This page is designed to give the reader an overview of the background to Ireland’s complicity in human rights abuses in Colombia surrounding the notorious Cerrejón coal mine.

Ireland’s semi-state electricity company, the ESB, purchases Cerrejón coal for energy production in its Moneypoint power plant. Furthermore, Cerrejón’s sales branch, the Coal Marketing Company (CMC), has its headquarters in Dublin.

Throughout the briefing you will find links to further reading, including Irish and international media coverage of the issue.


The Cerrejón mine

The Cerrejón coal mine is the largest open-cast coal mine in Latin America, and one of the largest in the world. It covers 690 square kilometres in the Colombian department of La Guajira, in the north-west of the country bordering Venezuela. Its size is nearly equivalent to 100 Phoenix Parks.

“We are the most forgotten region of Colombia” José Ipuana

The mine has been in operation since 1985, and exports 32 million tonnes of coal per year. All coal extracted in the Cerrejón mine is exported, with Europe as the main consumers. It has changed ownership over the decades, and is now owned in equal share by the multinational extractive corporations Glencore, BHP Billiton and Anglo-American.


Cerrejón and Human Rights


Cerrejón has displaced around 35 indigenous, Afro-Colombian and ‘campesino,’ (small scale farmers) communities throughout its 33 years in operation. Only five of these communities have been ‘resettled,’ a process whereby communities have been moved to urban areas with the promise of housing, water, small financial aid, and education scholarships. In practice, these provisions have been wholly inadequate. Resettlement has been explained by Cerrejón as necessary for the protection of local communities’ health and safety. However, communities have no choice as to whether or not they wish to move, or to stay in their territory – land which they have occupied for hundreds of years.



Communities’ livelihoods in La Guajira are acutely vulnerable to disruption from Cerrejón’s operations. Severe drought has led to the death of 20,000 of the region’s cattle in recent years. Communities resettled to urban dwellings struggle to find employment, and do not have sufficient land access to maintain their subsistence way of life.

The company doesn’t employ us because it wants us out of our territory. They know that employing us would result in minimal better conditions. Instead, we are subjected to their manipulation and bribes. It is a form of control. They keep us poor to drive us from our territory.  – Luz Ángela Uriana Epiayú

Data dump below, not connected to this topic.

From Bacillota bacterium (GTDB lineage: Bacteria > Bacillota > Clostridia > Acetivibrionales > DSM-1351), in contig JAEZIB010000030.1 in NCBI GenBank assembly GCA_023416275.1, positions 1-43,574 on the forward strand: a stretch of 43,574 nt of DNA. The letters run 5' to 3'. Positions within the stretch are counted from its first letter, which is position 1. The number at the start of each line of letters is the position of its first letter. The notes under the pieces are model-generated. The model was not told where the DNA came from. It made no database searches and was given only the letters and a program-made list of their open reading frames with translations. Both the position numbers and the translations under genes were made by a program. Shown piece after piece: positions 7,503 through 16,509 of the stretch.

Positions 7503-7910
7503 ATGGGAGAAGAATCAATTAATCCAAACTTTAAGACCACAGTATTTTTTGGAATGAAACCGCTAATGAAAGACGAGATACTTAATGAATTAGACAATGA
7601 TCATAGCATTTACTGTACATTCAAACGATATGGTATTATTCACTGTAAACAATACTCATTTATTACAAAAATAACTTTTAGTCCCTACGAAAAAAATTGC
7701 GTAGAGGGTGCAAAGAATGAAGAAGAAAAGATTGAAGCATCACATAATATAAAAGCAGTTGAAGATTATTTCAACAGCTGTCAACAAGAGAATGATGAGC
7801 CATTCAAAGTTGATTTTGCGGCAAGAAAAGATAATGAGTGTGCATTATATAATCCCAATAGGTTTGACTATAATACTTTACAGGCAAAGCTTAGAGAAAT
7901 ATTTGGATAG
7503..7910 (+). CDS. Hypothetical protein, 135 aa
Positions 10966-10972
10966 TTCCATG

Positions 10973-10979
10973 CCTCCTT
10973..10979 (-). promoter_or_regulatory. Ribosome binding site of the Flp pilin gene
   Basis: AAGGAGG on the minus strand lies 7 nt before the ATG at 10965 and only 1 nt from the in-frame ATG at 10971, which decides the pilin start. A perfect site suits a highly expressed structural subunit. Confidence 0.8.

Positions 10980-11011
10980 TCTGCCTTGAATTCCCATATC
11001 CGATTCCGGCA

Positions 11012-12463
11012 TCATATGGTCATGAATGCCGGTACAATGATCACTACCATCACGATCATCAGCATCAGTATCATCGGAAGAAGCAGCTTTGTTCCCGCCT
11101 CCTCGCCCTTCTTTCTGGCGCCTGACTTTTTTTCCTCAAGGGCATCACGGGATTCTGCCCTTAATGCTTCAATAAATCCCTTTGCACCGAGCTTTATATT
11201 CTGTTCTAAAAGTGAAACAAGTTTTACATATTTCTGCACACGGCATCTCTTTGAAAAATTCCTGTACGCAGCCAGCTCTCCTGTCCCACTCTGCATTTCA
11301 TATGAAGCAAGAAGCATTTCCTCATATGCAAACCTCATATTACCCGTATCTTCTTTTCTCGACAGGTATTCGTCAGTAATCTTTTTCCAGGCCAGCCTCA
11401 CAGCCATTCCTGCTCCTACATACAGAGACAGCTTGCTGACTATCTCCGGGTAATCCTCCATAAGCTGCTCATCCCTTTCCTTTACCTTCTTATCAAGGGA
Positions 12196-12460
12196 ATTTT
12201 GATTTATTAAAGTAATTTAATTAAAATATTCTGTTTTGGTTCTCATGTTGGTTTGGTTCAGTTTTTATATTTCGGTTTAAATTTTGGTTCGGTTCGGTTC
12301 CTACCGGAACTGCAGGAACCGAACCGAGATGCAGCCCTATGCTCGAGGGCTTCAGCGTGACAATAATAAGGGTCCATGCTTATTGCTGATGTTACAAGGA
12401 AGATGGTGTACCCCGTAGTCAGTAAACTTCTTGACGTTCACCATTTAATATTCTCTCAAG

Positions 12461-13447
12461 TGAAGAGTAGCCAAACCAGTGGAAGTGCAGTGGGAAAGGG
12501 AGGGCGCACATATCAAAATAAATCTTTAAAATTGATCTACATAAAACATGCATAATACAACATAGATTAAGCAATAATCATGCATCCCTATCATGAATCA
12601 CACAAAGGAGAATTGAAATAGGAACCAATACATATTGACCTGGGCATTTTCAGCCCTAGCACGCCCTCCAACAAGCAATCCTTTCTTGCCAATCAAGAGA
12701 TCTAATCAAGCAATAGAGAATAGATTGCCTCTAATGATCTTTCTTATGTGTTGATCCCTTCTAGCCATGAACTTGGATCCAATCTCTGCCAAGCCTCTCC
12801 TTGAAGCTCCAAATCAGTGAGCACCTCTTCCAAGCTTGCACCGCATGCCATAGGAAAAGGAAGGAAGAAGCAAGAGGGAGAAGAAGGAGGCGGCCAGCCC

Water Access

La Guajira is a semi-arid to arid region, which depends on two rain seasons for freshwater supply. The main source of freshwater in La Guajira is the Ranchería river, and many communities in the area rely upon its tributaries. Cerrejón has been accused of drying 17 of the tributaries of the Ranchería river. In 2016, the company publicised their plans to divert 26km of the Bruno stream, another tributary of the Ranchería, to access 500 million tonnes of coal lying beneath the riverbed. The company consulted only one community prior to commencing the diversion project, despite the fact that twelve communities rely directly on the Bruno stream.

In 2017, the Colombian Constitutional court ruled that the diversion of the Bruno stream must be halted until all affected communities had been consulted. However, Cerrejón proceeded with diversion works in direct contravention to the court ruling.


Health impacts

Shipia Wayúu, an indigenous Wayúu organisation, reported that 4,700 Wayúu children died of hunger between 2010 and 2015. A more recent study commissioned by Human Rights Watch found that 81 indigenous children died of malnutrition in La Guajira between January 2016 and August 2017, at a rate of roughly one every week.

Luz Ángela Uriana Epiayú, a Wayúu    mother whose son suffers from respiratory problems as a consequence of their proximity to the mine said:

Many indigenous children in La Guajira are dying of malnutrition. The government and the media say this is because indigenous Wayúu    parents are bad parents who let our children die because we don’t look after them. But if the environment wasn’t polluted and there was work, our children wouldn’t be dying of malnutrition.


Ireland’s Role

Purchasing coal from Cerrejón

Moneypoint, Ireland’s only coal fired plant, relies entirely upon imported coal to create electricity. Over 90% of coal imported to Moneypoint since 2011 has been sourced from Colombia, predominantly from the Cerrejón coal mine. The ESB are a semi-state company, and given that the Irish government owns 95% of the ESB’s shares, this means that  Irish taxpayers’ money is being used to buy coal from the Cerrejón mine. Overall, coal contributes to approximately 14% of Ireland’s overall energy mix. However, recent investigation revealed Moneypoint was out of action for several months in 2018, and as many environmental groups pointed out, the country did not suffer energy shortages.


Environmental issues with coal-based energy production